Major Hayden: Takeaways from my foray into amateur radio

Kenwood TM-D710G mobile radioThe Overland Expo in Asheville last year was a great event, and one of my favorite sessions covered the basics about radio communications while overlanding. The instructors shared their radios with us and taught us some tips and tricks for how to save power and communicate effectively on the trail.

Back at the office, I was surprised to discover how many of my coworkers had an FCC license already. They gave me tips on getting started and how to learn the material for the exam. I took some of my questions to Twitter and had plenty of help pouring in quickly.

This post covers how I studied, what the exam was like, and what I’ve learned after getting on the air.

The basics

FCC licenses in the US for amateur radio operators have multiple levels. Everything starts with the Technician level and you get the most basic access to radio frequencies. From there, you can upgrade (with another exam) to General, and Extra. Each license upgrade opens up more frequencies and privileges.

Studying

A coworker recommended the official ARRL book for the Technician exam and I picked up a paper copy. The content is extremely dry. It was difficult to remain focused for long periods.

The entire exam is available in the public domain, so you can actually go straight to the questions that you’ll see on the exam and study those. I flipped to the question section in the ARRL book and found the questions I could answer easily (mostly about circuits and electrical parts). For each one that was new or difficult, I flipped back in the ARRL book to the discussion in each chapter and learned the material.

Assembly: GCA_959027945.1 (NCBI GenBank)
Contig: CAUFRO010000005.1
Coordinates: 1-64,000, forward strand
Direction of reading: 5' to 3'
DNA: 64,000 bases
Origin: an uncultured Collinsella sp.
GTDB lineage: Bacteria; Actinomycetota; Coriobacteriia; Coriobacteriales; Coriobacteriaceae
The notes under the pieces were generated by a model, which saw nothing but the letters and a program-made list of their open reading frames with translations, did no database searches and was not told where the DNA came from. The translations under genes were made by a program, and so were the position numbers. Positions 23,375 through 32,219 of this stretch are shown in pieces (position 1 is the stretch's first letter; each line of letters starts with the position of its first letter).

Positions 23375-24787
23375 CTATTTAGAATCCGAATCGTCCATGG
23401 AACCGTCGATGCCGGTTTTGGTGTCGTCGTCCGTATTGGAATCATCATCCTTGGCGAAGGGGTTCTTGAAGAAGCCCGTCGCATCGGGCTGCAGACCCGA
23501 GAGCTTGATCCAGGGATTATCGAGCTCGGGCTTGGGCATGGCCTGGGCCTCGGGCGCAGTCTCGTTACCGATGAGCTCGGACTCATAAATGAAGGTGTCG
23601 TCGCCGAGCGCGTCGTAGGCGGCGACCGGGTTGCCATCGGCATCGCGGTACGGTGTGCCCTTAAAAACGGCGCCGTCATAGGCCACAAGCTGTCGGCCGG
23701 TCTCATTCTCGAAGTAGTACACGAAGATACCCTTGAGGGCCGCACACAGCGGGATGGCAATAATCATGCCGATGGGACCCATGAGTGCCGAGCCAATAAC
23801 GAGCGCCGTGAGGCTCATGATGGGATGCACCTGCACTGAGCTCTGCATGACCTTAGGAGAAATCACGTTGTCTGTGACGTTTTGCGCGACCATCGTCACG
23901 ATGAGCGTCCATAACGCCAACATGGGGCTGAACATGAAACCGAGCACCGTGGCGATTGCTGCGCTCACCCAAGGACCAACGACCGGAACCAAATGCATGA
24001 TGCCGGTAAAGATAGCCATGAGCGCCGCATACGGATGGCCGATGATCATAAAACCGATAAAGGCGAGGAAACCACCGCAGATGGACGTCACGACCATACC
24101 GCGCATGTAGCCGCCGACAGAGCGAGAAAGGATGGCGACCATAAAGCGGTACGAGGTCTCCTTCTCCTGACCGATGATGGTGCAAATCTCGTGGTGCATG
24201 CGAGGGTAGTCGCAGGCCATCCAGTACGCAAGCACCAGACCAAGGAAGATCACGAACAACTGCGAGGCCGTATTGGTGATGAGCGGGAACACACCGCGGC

I also used HamStudy.org to quickly practice and keep track of my progress. The site has some handy graphs that show you how many questions you’ve seen and what your knowledge level of different topics really is. I kept working through questions on the site until I was regularly getting 90% or higher on the practice tests.

Testing

Before you test, be sure to get a FCC Registration Number (commonly called a FRN). They are free to get and it ensures that you get your license (often called your ‘ticket’) as soon as possible. I was told that some examiners won’t offer you a test if you don’t have your FRN already.

The next step is to find an amateur radio exam in your area. Exams are available in the San Antonio area every weekend and they are held by different groups. I took mine with the Radio Operators of South Texas and the examiners were great! Some examiners require you to check in with them so they know you are coming to test, but it’s a good idea to do this anyway. Ask how they want to be paid (cash, check, etc), too.

Be sure to take a couple of pencils, a basic calculator, your government issued ID, your payment, and your FRN to the exam. I forgot the calculator but the examiners had a few extras. The examiners complete some paperwork before your exam, and you select one of the available test versions. Each test contains a randomly selected set of 35 questions from the pool of 350.

Go through the test, carefully read each question, and fill in the answer sheet. Three examiners will grade it when you turn it in, and they will fill out your Certificate of Successful Completion of Examination (CSCE). Hold onto this paper just in case something happens with your FCC paperwork.